Issues and Challenges faced by Data Protection Officers in Singapore (Part I)

Issues and Challenges faced by Data Protection Officers in Singapore (Part I)

10 Nov, 2020

Findings from the Survey on DPOs in Singapore 2020 


Since the Singapore PDPA came into effect organisations have been required to appoint at least one individual, generally known as a Data Protection Officer (DPO), to be responsible for personal data in the possession of the organisation or under its control as well as to be the designated business contact between the organisation and the public.

Using an online survey, DPEXNetwork conducted a study with the objective to understand the challenges faced by the DPOs. It collected responses from 3rd March to 8th June 2020.



Findings:

Beside DPOs, some of the respondents were not officially designated DPOs but who were involved in, or have keen interest in, data protection work or were taking training to advance themselves in a data protection career. The implication is that there is a pool of potential data protection officers training and entering the profession.


Of the respondents who are appointed as DPOs, only 12% are dedicated DPOs. The remaining 88% of respondents are “double-hatters” with other responsibilities and/or they hold a legal counsel role in the organisation. That only 12% of respondents are dedicated DPS suggests that many organisations could and should pay more attention to the role of a data protection officer.

The other portfolios they hold concurrently with their DPO roles include:

The most common concurrent role is Business Process/Continuity.  This is in line with the common perception that data protection is related to Business Continuity Management (BCM, which may not be wrong as long as there is accountability from the organisation.

Due to their multi portfolio roles, nine in 10 of the designated DPOs (who double-hat their roles) spend less than half their time on data protection related work and this may affect the effectiveness of their data protection work.



Consistent with the findings that the large majority of  organisations do not have dedicated DPOs, the survey also found that most organisations do not have a dedicated data protection committee (working group).  As the Personal Data Protection Commission invariably looks at business practices and SOPs in both its guidance on Data Protection Management Programmes and in investigations, organisations need to  to form a committee (working group) co-ordinated by the DPO and comprising the business ‘owners’ of personal data - that is, the heads of the organisation’s various departments that collect, use or disclose personal data. In this way, the organisation can effectively manage its data protection programme.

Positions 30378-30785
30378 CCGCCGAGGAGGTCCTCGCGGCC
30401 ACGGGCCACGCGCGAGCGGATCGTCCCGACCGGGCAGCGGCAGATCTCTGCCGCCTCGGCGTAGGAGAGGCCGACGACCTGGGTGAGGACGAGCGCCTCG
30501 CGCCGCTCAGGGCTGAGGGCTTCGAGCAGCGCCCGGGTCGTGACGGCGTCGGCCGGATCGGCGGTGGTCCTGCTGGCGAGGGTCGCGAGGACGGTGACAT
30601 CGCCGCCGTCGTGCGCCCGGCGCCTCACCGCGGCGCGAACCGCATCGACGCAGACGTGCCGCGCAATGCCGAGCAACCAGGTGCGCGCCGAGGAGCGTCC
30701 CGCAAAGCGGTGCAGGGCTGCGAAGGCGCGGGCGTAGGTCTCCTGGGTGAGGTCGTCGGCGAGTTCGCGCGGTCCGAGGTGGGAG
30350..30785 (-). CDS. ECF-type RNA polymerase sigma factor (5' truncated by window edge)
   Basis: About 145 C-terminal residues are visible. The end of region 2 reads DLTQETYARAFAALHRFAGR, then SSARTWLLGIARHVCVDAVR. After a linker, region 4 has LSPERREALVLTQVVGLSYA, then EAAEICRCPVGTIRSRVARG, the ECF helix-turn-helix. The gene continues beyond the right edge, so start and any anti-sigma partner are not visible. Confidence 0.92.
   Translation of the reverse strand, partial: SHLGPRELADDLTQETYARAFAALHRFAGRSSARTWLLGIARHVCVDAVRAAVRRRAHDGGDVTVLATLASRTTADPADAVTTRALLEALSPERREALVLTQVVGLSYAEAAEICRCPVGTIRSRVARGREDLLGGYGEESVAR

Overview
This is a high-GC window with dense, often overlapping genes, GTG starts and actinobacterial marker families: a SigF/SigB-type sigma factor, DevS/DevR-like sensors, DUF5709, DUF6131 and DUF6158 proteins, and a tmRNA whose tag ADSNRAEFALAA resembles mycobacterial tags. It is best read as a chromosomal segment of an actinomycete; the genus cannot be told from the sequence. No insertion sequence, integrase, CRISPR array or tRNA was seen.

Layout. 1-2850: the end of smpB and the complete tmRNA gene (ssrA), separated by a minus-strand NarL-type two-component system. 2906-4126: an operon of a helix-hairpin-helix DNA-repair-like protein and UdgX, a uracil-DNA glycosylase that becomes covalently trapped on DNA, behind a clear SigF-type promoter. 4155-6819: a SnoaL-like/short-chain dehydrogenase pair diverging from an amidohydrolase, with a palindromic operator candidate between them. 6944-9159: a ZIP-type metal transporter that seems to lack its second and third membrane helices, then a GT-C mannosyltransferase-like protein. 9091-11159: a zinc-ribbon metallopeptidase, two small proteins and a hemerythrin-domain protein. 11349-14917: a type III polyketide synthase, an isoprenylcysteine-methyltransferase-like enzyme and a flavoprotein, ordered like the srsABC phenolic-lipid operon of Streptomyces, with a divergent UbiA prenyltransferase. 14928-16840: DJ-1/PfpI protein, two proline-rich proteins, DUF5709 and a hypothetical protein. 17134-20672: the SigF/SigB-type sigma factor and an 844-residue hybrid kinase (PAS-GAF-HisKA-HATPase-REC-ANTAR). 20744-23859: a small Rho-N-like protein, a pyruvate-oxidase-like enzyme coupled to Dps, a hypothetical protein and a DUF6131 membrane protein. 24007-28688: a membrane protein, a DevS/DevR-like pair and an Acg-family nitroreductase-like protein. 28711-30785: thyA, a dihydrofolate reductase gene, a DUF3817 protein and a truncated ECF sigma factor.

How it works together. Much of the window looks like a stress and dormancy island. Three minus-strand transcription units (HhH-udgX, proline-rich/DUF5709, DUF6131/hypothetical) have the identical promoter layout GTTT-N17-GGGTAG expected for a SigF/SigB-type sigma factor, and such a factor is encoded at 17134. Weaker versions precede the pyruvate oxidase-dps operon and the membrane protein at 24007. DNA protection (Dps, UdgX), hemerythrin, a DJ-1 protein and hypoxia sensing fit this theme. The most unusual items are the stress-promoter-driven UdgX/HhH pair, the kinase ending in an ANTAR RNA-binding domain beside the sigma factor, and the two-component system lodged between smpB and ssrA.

In the absence of a committee (working group) comprising individuals responsible for collecting, using or disclosing personal data in their areas of business responsibility, the DPO is severely hampered from working effectively and the organisation may well fail in its data protection efforts.

Not surprisingly, the biggest challenge reported by DPOs or those working in the data protection field is having insufficient bandwidth to do a proper DPO job.  Logically, therefore, they face significant difficulty in developing and implementing data protection policies and practices/SOPs and in conducting DPIAs. These tasks, which are not in any way optional, require investing a fair amount of time and attention from the DPO in co-ordinating the activities of the business ‘owners’ of personal data to achieve effective outcomes that support business processes effectively and efficiently.


Perhaps due to the lack of bandwidth or perhaps due to a focus by the business ‘owners’ of personal data - or a combination of both factors - a high percentage of those involved in DP work responded in the survey that their organisation experienced some kind of data incident/breach in the last 36 months.

Conclusion


  • Most DPOs have more than one portfolio.  Data protection is most often combined with Business Process/Continuity role or with a Compliance/Internal Audit role.
    • 66.2% Double Hatting
    • 22.3% DPOs are legal counsels
    • 11.5% Dedicated DPO
  • Two in five of the organisations that the DPOs work in do not have a dedicated data protection committee/team.  This indicates that the data-protection programme likely does not have significant operational input in relation to collection, use or disclosure of personal data and that therefore it  may be one-off or adhoc.
  • The challenges most DPOs face is the lack of bandwidth to perform their responsibility well.  Without the co-operation of the departments that own the data sources, a significant percentage also find it difficult to undertake DPO responsibilities.
  • One  in four  DPOs are aware their organisation encountered a data breach/incident in the past three  years.  Whilst this is still somewhat lower than the global average of 28% in the past two  years, the statistics is nonetheless of concern to both consumers and organisations given the trend that jurisdictions are ramping up their data protection legislations.
  • The proposed changes the the Singapore Personal Data Protection Act is a strong indication that there will be intensified enforcement of it (i.e. an increase in the maximum financial penalty and a heavier potential liability for employees in decision-making roles), it is likely more DPOs will be required in organisations and they will need to spend more time to coordinate the development and implementation of the data protection management programme in their organisations.





Written by Leong Wai Chong, CIPM, GRCP

The views and opinions expressed in this article are those of the author and do not necessarily reflect the official view or position of DPEXNetwork.


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